I have often highlighted (as have many others), that each case involving cultural property is very different to the other cases – here though, the British Museum takes the opportunity to point out the same thing. So… surely, if each case is completely different, then the floodgates argument can not exist in its current form. Why, if this were the case, would it be possible for one case to set a precedent that would immediately affect entirely different cases?

From:
BBC News

1 March 2013 Last updated at 11:34
Parthenon Marbles and Koh-i-Noor: Cameron opposes ‘returnism’
By Trevor Timpson BBC News

The prime minister has been criticised after he opposed calls to return the Parthenon Marbles to Greece and the Koh-i-Noor diamond to India.

Mr Cameron was asked if he supported returning the diamond on 21 February when visiting Amritsar in India.
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British recalcitrance over returning the Kohinoor

Posted at 9:23 am in Similar cases

More coverage of proposals for the return of the Koh-i-noor diamond to India, following British Prime Minister David Cameron’s remarks during his visit to India.

From:
India America Today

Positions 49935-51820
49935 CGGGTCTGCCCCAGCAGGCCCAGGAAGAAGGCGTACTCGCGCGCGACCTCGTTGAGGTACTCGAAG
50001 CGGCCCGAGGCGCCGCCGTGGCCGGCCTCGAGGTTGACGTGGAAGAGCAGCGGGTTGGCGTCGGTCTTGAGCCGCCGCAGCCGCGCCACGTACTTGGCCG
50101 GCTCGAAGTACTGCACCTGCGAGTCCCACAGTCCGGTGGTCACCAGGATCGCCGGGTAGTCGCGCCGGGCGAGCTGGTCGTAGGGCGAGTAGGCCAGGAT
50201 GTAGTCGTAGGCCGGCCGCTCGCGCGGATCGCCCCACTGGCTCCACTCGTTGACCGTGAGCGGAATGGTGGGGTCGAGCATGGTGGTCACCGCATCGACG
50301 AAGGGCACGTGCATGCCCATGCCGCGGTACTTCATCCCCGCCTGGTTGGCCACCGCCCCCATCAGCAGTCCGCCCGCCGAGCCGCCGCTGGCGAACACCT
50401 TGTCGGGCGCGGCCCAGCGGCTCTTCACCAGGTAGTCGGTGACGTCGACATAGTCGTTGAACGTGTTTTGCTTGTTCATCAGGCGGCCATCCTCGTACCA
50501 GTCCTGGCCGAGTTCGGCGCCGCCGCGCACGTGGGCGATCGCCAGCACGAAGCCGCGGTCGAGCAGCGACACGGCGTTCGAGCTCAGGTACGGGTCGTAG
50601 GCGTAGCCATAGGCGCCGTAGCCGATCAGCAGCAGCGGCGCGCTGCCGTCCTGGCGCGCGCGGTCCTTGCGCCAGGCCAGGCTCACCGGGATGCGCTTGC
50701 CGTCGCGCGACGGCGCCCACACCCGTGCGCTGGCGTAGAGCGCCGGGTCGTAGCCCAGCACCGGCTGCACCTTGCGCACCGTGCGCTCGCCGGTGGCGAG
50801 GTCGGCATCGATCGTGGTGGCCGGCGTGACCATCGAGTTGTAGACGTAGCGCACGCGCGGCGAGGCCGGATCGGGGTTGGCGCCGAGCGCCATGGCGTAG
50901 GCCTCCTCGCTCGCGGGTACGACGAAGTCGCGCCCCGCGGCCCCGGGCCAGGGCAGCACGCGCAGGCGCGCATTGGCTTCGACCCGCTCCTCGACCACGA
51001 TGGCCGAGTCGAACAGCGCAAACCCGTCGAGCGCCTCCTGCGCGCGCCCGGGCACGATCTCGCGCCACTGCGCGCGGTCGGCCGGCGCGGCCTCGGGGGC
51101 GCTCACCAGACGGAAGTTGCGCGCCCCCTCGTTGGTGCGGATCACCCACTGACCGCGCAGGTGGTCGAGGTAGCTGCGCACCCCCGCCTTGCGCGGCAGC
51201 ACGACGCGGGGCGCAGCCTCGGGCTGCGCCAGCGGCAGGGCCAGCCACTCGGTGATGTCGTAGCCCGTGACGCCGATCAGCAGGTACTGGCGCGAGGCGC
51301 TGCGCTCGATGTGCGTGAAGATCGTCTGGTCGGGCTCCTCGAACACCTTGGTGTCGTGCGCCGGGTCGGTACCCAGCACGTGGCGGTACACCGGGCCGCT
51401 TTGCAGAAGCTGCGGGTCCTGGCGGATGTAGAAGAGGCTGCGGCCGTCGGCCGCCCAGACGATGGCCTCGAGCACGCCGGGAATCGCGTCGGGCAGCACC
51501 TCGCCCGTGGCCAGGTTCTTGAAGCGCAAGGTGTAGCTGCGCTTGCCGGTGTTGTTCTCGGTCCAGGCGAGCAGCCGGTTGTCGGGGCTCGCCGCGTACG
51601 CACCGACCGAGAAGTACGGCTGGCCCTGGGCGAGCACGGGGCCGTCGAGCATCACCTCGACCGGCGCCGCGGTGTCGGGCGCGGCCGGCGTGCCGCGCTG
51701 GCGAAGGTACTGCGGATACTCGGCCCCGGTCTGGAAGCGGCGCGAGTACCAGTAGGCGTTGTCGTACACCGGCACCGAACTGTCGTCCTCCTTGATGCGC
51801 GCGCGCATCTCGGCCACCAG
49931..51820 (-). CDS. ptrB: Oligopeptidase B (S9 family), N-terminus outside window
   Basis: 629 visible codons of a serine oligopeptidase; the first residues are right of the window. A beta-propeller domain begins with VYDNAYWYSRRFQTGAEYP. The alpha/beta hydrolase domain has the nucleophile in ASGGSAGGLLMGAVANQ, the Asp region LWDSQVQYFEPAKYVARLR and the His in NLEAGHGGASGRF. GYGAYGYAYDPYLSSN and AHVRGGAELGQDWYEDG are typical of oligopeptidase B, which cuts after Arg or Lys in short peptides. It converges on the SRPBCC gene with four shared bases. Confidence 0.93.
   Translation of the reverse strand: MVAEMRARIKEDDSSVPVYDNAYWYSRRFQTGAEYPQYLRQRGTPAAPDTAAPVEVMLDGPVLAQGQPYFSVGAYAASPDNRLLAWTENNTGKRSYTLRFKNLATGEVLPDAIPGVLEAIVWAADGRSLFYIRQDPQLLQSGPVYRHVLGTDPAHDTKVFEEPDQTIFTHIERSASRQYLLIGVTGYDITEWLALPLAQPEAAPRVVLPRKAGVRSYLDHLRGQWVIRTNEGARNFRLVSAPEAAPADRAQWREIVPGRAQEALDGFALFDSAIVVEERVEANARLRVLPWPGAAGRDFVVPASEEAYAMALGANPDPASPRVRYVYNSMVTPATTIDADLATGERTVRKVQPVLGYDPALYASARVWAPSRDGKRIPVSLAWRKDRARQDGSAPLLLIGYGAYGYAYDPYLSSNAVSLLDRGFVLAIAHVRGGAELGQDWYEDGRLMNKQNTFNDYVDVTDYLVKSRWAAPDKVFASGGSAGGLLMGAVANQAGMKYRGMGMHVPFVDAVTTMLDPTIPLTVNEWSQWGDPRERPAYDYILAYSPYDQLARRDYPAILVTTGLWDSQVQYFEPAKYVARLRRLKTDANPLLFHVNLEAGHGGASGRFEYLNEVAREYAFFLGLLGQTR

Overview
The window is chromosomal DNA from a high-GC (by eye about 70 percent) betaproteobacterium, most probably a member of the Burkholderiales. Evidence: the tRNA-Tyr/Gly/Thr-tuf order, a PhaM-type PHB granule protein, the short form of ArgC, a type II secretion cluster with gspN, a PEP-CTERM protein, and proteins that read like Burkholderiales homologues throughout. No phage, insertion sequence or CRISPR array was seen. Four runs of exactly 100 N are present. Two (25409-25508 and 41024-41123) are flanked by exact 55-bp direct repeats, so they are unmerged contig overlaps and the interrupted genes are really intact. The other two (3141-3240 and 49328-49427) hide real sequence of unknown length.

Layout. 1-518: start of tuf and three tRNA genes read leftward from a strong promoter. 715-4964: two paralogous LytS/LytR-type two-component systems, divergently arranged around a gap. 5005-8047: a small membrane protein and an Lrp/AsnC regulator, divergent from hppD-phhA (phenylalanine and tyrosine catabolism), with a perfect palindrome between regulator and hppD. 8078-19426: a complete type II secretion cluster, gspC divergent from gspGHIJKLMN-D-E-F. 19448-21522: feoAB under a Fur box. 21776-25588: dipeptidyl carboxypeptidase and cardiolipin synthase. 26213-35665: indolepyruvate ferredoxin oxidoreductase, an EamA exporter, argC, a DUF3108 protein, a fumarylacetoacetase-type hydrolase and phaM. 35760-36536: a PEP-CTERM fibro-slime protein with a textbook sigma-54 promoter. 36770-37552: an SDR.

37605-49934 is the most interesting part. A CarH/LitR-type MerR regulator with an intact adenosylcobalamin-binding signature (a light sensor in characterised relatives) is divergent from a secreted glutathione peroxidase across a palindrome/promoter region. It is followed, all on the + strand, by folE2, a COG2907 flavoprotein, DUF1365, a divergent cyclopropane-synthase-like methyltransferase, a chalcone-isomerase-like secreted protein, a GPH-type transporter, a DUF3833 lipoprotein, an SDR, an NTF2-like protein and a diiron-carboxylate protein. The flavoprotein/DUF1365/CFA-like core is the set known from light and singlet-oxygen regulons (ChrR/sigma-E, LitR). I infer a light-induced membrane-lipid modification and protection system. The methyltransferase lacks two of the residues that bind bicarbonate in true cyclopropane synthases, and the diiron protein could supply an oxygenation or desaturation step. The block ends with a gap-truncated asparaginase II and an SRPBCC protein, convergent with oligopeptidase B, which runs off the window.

British Recalcitrance on Restoring Kohinoor to India
Article | February 28, 2013 – 10:06am | By Neera Kuckreja Sohoni

San Francisco – On February 20, 2013, Britain’s Prime Minister David Cameron placed a wreath at the Jallianwala Bagh memorial in Amritsar thereby becoming the first serving British prime minister to voice regret about one of the British Raj’s bloodiest atrocities in India, entailing the massacre of unarmed civilians in the city of Amritsar in 1919.

On the downside, Cameron rejected any possibility of Britain returning the 105-carat Koh-i-Noor diamond, embedded in the British Queen’s crown and on display in the Tower of London.
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February 28, 2013

The Court of the District of Columbia & the Chabad jews – a possible solution to the Parthenon Marbles case?

Posted at 2:29 pm in British Museum, Elgin Marbles, Similar cases

Paul Barford raises an interesting question on his blog, regarding a recent case in the USA. Essentially, the gist of the post relates back to an earlier story, about the fallout from a court case in the courts of the District of Columbia.